Atopic dermatitis (AD), the most common form of eczema, is the most common inflammatory skin disease of man. It affects approximately 20% of children and 10% of adults. In comparison, psoriasis affects 2-3% of the US population. Everyone from newborns to senior citizens can suffer from AD. Infants commonly show the red rash on the face, neck, diaper area, trunk and extremities while on children and adults it generally appears on the face, lips, creases behind the elbows and knees, and hands. The rash is usually very uncomfortable and produces intense itching. Vigorous scratching can result in secondary bacterial infections. AD patients usually complain of intense itching even with minimal rash. Quality of life is impaired. For example, 53% of adults report that AD negatively affects their lives, 82% avoid social or sports activities, 55% report sleep disturbances, 43% experience anxiety or depression and 86% report daily itching.
The main problems with AD are an abnormal skin barrier and particular abnormalities of the skin immune system. The defective skin barrier causes increased water loss from the skin, leaving it dry with an abnormal texture. Abnormalities of the skin immune system produce various chemicals called interleukins which produce intense itching and further deterioration of the skin barrier. All modern day therapy is directed to improving these abnormalities of the skin barrier and dysregulation of interleukins.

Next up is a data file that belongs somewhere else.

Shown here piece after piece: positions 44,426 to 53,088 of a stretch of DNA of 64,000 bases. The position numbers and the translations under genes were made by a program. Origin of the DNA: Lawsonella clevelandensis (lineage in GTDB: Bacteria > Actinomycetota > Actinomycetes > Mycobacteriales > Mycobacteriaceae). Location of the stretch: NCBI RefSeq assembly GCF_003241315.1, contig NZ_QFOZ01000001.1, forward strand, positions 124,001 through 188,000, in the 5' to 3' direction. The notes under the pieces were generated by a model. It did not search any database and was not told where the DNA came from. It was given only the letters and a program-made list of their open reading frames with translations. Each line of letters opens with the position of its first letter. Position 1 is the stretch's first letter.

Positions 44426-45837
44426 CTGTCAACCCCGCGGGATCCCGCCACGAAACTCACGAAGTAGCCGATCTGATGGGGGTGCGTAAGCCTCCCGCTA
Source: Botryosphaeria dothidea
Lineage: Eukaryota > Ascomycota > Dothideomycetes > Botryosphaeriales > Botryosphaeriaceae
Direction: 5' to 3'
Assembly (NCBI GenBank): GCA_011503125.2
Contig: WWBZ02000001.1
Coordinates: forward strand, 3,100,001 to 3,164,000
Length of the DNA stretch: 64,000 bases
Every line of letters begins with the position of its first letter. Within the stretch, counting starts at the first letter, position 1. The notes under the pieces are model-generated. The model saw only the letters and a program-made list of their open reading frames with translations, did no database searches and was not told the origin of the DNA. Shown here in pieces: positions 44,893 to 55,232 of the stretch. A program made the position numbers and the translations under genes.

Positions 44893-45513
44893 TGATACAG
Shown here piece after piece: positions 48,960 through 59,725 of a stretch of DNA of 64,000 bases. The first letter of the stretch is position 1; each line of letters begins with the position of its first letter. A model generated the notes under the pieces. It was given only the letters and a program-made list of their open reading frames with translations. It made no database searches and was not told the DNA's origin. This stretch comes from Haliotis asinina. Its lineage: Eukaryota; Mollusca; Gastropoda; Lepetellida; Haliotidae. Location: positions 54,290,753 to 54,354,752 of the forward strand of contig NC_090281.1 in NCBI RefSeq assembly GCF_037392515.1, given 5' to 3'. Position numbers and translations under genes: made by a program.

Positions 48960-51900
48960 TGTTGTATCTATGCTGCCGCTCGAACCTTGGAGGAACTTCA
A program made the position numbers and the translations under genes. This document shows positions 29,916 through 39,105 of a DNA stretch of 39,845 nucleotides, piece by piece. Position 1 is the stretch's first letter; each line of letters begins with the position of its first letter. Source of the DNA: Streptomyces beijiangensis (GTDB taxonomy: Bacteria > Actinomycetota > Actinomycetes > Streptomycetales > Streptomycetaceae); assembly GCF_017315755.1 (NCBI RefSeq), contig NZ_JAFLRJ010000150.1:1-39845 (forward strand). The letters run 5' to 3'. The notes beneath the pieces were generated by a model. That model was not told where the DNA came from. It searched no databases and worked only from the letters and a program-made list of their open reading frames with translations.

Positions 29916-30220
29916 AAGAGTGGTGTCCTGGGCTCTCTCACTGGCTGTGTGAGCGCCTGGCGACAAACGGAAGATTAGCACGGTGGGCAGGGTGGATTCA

Fortunately, we have made great progress in understanding the biochemistry and immunology of AD. We now have many treatment options available. These include a wide range of creams and ointments, ultraviolet light therapy, oral antihistamines and a variety of systemic medications. Even the most resistant cases of AD can be brought into better control with these treatments. Of course, therapy must be tailored to the needs of the individual patient. Soaking in a tepid bath or shower water from 10-15 minutes followed by drying the skin with a towel and immediately applying the proper moisturizer is of great benefit. Use of gentle soaps or soap free cleansers is important. Newer moisturizers which contain ceramide, a natural skin lubricant are now available over the counter.
A very exciting new therapy are the “biologics”. These are medications that are self injected by adult patients (they are now being tested in children). They correct the immune abnormalities of AD without decreasing the entire immune system. They are very safe and can produce dramatic improvement. New biologic drugs are being tested and I expect new ones to be available in the next few years. Perhaps some will be available in the form of creams. The future for AD therapy is very bright.